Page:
Present day piracy

The Pirates of Somalia
The Pirates of Somalia
Somalia, on the tip of the Horn of Africa, has been inhabited as far back as 9,000 BC. Its history is as rich as the country is old. Caught up in a decades-long civil war, Somalia, along with Iraq and Afghanistan, has become one of the most dangerous countries in the world. | Photo: Jay Bahadur | Pirates, Somalia, Kidnappers, Seal Team 6,

The Strange World of Somali Pirates

The Pirates of Somalia: Inside Their Hidden World Jay Bahadur
Hardcover. 300 pp.
2011. Pantheon Books.

When many of us think of pirates, we immediately envision 18th Century swashbucklers with parrots and eyepatches and wooden legs, daring buccaneers hunting for treasure, chasing adventure and rampaging through the oceans fueled by alcohol and lust for riches. When you ask most people -- children and adults -- to explain the image in their mind when they think of pirates, they'll usually describe characters such as Johnny Depp's Captain Jack Sparrow from the Pirates of the Caribbean movies, or Dustin Hoffman's Captain Hook from the film adaptation of Peter Pan's classic story, Hook.

In our modern, interconnected, technologically-advanced world of 2012, the idea of pirates terrorizing "the Seven Seas" seems so far removed that you might as well place dinosaurs in their midst. To us, pirates are an extinct breed -- eccentrically-dressed Englishmen in wooden ships who hunted the watercraft of colonizing monarchs to relieve them of royal jewels and stripping the cargo holds of greedy commercial vessels.

The pirates of lore have been romanticized as dashing and daring adventurers. In many cases, their stories and legends have been given the Robin Hood treatment. In reality, they were usually a ragged bunch of military deserters, alcoholics, and outcasts. Instead of speeding through the ocean in search of their next victims, their crumbling ships limped around sea lanes hoping to find a mark that would be easy to hijack or halt so that the pirates could have enough food or drink to survive until they found their next target. Throughout history, pirates have been desperate, and frequently violent, criminals. That goes for all of the fabled raiders of past centuries, and it goes for the pirates of today.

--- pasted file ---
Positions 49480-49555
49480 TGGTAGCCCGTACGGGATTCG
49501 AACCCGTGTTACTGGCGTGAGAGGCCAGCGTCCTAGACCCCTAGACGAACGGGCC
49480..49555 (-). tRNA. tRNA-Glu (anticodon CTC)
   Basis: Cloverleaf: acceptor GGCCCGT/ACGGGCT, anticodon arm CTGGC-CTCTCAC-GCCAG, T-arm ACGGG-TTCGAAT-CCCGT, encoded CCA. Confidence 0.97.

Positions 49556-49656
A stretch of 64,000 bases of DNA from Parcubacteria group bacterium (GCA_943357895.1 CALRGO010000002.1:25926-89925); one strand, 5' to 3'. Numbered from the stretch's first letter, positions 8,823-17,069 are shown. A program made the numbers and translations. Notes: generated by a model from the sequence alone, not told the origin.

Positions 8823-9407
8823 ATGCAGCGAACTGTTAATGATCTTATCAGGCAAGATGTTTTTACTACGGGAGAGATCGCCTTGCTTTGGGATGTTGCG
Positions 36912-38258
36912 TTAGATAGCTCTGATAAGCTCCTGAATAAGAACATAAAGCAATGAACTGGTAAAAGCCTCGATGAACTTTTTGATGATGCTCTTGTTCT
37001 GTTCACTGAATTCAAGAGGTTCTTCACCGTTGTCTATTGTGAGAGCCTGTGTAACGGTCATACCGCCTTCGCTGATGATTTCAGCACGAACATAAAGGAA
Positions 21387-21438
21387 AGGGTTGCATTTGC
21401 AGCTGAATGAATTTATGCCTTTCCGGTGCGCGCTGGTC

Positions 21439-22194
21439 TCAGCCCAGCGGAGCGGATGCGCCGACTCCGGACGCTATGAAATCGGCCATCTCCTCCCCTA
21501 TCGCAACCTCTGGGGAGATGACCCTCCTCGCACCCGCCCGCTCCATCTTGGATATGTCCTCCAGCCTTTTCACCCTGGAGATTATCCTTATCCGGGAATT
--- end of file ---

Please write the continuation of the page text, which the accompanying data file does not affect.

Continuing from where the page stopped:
Yes, there are still pirates today. And, I don't mean the pirates who illegally download music from the internet or bootleg movies for their friends and a few bucks. As strange as it may seem, despite the technological advances that we have achieved and the strength and speed of the countries of the world (and their respective Navies), pirates roam oceans around the world, usually hunting commercial cargo ships that they can commandeer. Pirates hold valuable cargo and defenseless crew members hostage until they are paid a hefty ransom by ship owners and insurance companies in order to gain the safe release of people and goods. Piracy is not only alive-and-well in the 21st Century; incidents are rapidly increasing.

In The Pirates of Somalia: Inside Their Hidden World (2011, Pantheon), Jay Bahadur takes us to a world that is not only hidden, but anarchic, bizarre, and extremely dangerous. The mysterious piracy of East Africa is a fascinating story from afar, but Bahadur goes the extra mile. Instead of researching The Pirates of Somalia from New York or London, or even Nairobi, Bahadur went to places like Galkayo, Bossaso, and Eyl. You won't find a Sheraton or a Hyatt in those towns. Bahadur went to Somalia and embedded himself with the pirates.

Somalia, as it once existed, does not exist today. It is a failed state and, since 1991 when fighting in the Somali Civil War led to the country breaking into tribal territories ruled by warlords and terrorists and corrupt politicians, there has been no central government. As of now, there are really three distinct areas of what used to be Somalia -- Somaliland, bordered by Djibouti to the north; Puntland; and, the Transitional Federal Government-controlled Somalia which contains the traditional capital of Mogadishu and is "kinda" recognized internationally. There are smaller autonomous regions, but the one constant is that the area that the world identifies as Somalia is a bizarre, violent, lawless mess.